In a choreographed presentation, the Amazon founder said he wants to build the infrastructure for humans to live in space. Kenneth Chang of The New York Times was at the announcement.
In a carefully choreographed event, Jeff Bezos unveiled a moon lander.
Bezos, founder and chief executive of Amazon, also owns Blue Origin, a rocket company. In a ballroom here Thursday (Friday NZ time), Bezos described his dreamy vision of the future: not just millions of people in space but eventually 1 trillion, living not on moons or planets, but space colonies in a style originally envisioned by a Princeton physicist, Gerard K. O'Neill.
"This would be an incredible civilisation," Bezos said.
The space colonies would be decades away, to be built by future generations. Bezos said what he and others today can do is start building the infrastructure. In the short term, that includes a lunar lander, Blue Moon, a sleek vehicle that became visible as a curtain in front was pulled away.
"We are going to build a road to space," Bezos said. "And then amazing things will happen."
The presentation came in a style more akin to Apple or Google announcing their latest phones. It was a contrast to how Blue Origin worked for years in something like stealth mode, saying little about its plans and goals.
During his speech, Bezos gushed about the specifications of the lander, the efficiency of the engines and how much it could carry. He also made a direct pitch to NASA and the White House — that this would help meet President Donald Trump's goal, stated by Vice President Mike Pence, to send astronauts back to the moon by 2024.
Bezos founded his rocket company in 2000, which means that it has been around longer than the other, better-known billionaire rocket company, Elon Musk's SpaceX. Musk started SpaceX in 2002.
But for the first 15 years of its existence, Blue Origin operated quietly. When one of its rockets crashed during a test flight in 2011, a week passed before Bezos acknowledged the failure.
For a split second, a (simulated) particle went backwards in time
In 2016, Bezos finally invited journalists for a visit to Blue Origin's headquarters in Kent, Washington, south of Seattle, and described his vision of millions of people living and working in space.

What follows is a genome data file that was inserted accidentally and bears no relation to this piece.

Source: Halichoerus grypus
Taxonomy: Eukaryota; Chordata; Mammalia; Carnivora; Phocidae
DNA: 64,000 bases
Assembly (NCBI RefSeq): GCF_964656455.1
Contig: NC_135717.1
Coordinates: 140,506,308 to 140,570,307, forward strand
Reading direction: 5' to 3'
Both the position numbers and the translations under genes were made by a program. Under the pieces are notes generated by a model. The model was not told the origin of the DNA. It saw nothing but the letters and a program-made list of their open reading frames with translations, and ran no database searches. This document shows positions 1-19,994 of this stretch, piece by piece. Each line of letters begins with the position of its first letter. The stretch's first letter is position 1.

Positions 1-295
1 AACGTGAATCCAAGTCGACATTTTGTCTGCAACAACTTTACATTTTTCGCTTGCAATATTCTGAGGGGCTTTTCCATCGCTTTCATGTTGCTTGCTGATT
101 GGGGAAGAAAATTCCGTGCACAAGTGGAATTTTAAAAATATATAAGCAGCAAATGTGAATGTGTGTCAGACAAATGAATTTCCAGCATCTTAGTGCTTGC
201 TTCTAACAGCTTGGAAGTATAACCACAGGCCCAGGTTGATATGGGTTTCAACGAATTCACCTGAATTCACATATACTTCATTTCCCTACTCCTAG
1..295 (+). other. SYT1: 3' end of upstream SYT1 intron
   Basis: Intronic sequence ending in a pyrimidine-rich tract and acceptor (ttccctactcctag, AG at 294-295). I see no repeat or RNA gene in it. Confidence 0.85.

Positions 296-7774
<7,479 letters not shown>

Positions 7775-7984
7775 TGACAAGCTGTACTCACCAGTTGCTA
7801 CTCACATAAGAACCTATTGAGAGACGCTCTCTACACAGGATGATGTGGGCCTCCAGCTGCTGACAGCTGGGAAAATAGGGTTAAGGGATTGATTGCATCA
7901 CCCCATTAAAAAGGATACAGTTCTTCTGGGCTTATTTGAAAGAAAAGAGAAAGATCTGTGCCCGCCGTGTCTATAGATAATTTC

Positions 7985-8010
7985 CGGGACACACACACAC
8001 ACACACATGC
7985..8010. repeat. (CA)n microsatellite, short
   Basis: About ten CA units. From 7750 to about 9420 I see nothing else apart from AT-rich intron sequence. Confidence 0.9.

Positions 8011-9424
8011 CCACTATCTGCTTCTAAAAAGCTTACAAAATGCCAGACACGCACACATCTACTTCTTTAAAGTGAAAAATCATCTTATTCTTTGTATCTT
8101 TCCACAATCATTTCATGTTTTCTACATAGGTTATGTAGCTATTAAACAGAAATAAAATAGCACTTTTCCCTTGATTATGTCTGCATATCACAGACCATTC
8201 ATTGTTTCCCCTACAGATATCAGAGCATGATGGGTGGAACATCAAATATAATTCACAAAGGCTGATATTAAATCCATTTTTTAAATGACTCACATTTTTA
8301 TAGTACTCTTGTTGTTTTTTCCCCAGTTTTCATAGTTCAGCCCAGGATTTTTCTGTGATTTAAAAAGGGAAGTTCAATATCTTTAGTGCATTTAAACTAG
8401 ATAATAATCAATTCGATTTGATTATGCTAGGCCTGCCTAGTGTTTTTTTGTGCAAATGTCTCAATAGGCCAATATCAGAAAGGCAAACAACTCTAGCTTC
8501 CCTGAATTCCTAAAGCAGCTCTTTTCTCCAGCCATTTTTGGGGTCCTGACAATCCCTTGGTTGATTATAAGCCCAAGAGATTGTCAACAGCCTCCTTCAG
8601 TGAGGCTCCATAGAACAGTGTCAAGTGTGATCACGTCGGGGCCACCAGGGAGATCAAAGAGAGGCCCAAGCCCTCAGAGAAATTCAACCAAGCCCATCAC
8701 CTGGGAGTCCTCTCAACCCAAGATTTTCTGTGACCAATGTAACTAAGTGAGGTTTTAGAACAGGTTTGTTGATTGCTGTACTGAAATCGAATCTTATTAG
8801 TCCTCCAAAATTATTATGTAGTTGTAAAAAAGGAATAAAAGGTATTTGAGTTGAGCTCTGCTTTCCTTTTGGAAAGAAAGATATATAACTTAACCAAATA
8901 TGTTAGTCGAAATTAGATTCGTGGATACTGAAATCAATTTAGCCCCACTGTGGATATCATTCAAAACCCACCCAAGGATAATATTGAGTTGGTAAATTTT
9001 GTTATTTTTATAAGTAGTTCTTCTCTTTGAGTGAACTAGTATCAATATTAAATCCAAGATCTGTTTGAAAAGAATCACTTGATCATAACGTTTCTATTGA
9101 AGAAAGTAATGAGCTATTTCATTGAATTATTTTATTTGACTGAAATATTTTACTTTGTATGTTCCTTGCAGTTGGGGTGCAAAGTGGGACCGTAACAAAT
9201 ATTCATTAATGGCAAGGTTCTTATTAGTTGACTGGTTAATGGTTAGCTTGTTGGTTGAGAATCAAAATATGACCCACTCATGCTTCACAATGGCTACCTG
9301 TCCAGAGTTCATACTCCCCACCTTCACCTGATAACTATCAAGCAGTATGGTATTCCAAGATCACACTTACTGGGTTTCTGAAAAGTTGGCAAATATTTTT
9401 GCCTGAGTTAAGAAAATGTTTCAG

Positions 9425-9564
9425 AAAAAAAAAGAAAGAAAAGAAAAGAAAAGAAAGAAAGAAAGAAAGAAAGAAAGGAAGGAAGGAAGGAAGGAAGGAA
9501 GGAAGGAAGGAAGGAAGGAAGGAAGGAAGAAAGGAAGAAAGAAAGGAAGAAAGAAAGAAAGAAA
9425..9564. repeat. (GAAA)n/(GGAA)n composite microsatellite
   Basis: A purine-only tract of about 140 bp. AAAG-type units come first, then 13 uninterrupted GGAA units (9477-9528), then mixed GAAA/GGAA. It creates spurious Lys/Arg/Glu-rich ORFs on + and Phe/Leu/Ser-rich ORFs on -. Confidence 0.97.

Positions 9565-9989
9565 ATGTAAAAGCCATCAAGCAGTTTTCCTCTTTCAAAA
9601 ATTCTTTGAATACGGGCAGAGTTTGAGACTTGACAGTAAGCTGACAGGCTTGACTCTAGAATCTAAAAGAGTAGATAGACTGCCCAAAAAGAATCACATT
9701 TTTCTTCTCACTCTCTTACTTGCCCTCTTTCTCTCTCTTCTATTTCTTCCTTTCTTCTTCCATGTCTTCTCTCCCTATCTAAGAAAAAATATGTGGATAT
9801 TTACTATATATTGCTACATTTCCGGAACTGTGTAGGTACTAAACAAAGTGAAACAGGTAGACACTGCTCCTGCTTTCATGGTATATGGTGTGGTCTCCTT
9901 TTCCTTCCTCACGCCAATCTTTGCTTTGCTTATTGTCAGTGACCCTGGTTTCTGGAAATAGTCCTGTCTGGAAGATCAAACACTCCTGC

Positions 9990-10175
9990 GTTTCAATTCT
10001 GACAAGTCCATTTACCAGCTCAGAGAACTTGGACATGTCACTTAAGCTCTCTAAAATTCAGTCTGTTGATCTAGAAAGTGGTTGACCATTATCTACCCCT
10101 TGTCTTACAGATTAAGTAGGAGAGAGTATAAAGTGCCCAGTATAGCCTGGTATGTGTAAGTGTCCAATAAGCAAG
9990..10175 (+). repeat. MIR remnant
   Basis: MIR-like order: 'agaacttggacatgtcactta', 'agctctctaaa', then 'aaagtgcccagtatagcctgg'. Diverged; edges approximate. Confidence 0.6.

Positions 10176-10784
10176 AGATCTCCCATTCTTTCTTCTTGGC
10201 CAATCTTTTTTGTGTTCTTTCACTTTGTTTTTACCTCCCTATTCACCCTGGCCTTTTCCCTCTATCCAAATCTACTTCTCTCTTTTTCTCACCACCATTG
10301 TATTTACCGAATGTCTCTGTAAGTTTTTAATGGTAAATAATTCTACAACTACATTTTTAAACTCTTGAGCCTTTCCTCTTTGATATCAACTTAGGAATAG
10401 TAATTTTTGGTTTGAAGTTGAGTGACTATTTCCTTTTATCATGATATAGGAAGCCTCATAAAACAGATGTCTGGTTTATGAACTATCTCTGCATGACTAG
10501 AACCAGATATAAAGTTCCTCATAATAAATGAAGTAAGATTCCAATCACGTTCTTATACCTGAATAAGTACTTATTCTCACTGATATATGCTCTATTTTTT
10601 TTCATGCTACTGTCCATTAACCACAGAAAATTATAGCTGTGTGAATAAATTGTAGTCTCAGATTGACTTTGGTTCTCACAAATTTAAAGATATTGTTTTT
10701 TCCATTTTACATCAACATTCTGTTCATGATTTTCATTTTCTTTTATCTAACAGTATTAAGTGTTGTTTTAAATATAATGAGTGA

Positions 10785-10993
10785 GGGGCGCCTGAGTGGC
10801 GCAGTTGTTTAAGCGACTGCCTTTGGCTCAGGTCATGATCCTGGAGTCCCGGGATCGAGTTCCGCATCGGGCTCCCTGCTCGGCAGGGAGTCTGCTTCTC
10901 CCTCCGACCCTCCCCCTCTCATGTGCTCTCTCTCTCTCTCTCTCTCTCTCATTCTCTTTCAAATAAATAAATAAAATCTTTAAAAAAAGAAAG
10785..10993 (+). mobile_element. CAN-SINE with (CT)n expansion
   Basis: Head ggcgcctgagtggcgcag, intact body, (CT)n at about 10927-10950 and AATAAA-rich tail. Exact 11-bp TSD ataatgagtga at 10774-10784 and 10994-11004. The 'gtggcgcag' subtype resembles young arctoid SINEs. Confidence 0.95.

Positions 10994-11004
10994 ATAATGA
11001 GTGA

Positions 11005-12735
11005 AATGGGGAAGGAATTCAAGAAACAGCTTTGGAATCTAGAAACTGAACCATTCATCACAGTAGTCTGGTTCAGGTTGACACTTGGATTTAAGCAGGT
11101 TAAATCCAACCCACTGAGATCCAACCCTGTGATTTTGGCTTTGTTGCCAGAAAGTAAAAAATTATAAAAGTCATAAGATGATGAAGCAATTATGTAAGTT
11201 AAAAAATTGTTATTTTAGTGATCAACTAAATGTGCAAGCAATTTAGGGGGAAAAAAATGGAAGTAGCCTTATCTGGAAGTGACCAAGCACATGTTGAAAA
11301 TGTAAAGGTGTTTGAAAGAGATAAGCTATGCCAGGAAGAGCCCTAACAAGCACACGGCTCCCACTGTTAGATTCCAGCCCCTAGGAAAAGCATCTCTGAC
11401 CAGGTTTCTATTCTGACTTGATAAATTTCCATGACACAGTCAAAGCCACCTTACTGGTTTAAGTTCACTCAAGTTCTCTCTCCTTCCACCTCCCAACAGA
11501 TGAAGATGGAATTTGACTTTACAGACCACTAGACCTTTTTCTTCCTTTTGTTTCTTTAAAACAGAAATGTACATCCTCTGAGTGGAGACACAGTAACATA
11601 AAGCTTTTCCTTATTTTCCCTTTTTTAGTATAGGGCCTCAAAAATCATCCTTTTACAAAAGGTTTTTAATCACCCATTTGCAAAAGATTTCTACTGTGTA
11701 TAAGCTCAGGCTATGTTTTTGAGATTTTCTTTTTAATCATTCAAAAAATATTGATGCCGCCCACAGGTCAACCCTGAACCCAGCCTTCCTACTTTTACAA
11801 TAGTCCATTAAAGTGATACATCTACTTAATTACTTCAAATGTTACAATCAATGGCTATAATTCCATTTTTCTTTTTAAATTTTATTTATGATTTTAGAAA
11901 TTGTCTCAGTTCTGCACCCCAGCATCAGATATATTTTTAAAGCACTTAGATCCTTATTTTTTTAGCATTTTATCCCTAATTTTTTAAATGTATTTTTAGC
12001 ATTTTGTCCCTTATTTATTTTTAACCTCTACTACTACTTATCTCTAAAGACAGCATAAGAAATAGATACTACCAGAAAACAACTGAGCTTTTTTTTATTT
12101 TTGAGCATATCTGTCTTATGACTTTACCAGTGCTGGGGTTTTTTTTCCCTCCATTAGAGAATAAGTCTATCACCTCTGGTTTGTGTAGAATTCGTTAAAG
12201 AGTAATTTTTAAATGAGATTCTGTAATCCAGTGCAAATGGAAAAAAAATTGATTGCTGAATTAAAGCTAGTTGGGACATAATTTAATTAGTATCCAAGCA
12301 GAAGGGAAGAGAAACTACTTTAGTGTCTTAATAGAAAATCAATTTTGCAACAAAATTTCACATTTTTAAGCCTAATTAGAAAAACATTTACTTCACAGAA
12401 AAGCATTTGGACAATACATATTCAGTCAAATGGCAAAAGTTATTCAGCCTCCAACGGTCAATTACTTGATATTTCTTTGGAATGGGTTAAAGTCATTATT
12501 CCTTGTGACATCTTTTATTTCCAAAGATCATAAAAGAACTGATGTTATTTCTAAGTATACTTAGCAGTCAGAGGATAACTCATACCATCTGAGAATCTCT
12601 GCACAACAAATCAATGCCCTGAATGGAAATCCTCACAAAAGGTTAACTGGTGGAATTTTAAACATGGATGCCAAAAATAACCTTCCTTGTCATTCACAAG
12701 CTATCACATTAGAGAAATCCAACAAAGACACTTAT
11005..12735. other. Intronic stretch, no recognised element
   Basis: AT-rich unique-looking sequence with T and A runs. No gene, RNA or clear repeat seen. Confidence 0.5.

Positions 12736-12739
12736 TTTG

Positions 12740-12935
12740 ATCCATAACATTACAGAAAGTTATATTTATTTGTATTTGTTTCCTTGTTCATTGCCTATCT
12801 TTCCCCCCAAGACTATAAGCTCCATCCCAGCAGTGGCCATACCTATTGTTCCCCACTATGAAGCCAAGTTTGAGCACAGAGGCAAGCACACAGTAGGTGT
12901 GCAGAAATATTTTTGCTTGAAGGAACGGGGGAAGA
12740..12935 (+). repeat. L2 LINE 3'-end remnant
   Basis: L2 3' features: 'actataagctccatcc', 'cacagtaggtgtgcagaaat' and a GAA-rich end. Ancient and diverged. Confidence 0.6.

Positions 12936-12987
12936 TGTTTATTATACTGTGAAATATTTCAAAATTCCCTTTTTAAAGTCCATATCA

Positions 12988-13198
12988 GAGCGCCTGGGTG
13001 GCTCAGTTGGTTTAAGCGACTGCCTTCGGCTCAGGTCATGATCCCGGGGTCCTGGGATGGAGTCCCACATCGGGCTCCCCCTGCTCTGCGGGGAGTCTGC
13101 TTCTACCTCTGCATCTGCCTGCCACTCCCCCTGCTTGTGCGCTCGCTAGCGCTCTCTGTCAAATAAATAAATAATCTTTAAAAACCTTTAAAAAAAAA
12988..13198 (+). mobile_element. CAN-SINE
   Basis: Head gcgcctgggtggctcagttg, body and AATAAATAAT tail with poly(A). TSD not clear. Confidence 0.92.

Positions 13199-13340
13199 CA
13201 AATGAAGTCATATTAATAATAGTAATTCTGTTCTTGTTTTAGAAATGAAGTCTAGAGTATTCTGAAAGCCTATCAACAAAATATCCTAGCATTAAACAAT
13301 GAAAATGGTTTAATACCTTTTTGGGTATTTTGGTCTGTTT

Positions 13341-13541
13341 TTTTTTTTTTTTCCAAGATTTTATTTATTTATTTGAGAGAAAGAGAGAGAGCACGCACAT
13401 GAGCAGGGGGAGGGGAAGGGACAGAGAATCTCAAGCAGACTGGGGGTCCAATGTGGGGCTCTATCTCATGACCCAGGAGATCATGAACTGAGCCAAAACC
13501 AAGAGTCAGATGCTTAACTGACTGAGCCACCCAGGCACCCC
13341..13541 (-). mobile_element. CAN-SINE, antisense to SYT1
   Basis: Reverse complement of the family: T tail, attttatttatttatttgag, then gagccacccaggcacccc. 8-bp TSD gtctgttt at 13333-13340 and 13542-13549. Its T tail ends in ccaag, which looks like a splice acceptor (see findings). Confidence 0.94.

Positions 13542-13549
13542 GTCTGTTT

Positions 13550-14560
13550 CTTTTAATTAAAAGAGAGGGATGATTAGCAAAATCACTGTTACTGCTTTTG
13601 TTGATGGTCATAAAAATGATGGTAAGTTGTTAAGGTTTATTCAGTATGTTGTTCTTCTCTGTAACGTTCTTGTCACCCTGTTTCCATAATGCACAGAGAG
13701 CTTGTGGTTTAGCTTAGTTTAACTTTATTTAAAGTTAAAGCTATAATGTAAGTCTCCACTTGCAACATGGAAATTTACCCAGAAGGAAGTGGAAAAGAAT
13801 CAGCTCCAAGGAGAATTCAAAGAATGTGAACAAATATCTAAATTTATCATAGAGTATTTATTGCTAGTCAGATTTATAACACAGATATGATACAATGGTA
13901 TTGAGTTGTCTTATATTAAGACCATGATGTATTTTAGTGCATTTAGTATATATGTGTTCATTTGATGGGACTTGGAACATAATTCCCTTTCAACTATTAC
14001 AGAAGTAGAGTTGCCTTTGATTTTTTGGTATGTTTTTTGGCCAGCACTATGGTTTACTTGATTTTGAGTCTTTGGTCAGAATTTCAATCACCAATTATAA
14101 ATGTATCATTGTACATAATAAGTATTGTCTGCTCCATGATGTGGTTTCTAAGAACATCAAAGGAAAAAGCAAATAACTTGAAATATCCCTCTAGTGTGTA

Bezos noted that he had studied and thought about rockets since he was 5 years old. "I never expected to have the resources to start a space company," he said. "I won a lottery ticket called Amazon.com."
Two years ago, Bezos said he would be selling $1 billion a year in Amazon stock to finance Blue Origin. Bezos will retain control of Blue Origin after his divorce this year.
Blue Origin now regularly conducts test flights of its suborbital New Shepard rocket. That spacecraft is designed to take space tourists on short hops into space, where passengers will experience just a few minutes of weightlessness before New Shepard's passenger capsule returns to Earth's surface.
The company said during its latest test — the 11th — that the first flights carrying people will occur later this year.
Outside Nasa's Kennedy Space Center in Florida, Blue Origin has built a new factory for manufacturing a larger rocket, New Glenn, that is scheduled to take satellites, and possibly people, to orbit beginning in 2021. There is mention of an even larger rocket, New Armstrong, but no details have been released.
In the last couple of years, the Trump administration has revived plans to send astronauts back to the moon, and Nasa last year announced a road map that included turning to commercial companies for sending experiments and cargo to the lunar surface.
Officials at Blue Origin have said the Blue Moon lander would do just that. Last year, Blue Origin received $13 million from Nasa to work on technologies needed for a moon lander.
A low-cost approach to landing on the moon is risky; SpaceIL, an Israeli nonprofit, attempted to land on the moon in April, but crashed.
Other companies will be competing to build pieces of Gateway, an outpost that Nasa plans to put into orbit around the moon as a way station for astronauts headed to the moon's surface. Nasa is also asking for ideas from companies for astronaut-carrying landers.
Last year, SpaceX announced that a Japanese billionaire, Yusaku Maezawa, had signed up for a trip that would go past the moon without landing on it, and swing back to Earth.
Under the Outer Space Treaty, no one can own a piece of the moon (or any other piece of the solar system except Earth). But, at least under the reading of some lawyers, companies can sell what they take from the moon.
With Nasa, the European Space Agency and others aiming to go to the moon, government business could provide a boon to companies hoping to set up shop there, but how well they will do is still speculative.
Written by: Kenneth Chang
Photographs by: Tom Brenner and Nick Cote
© 2019 THE NEW YORK TIMES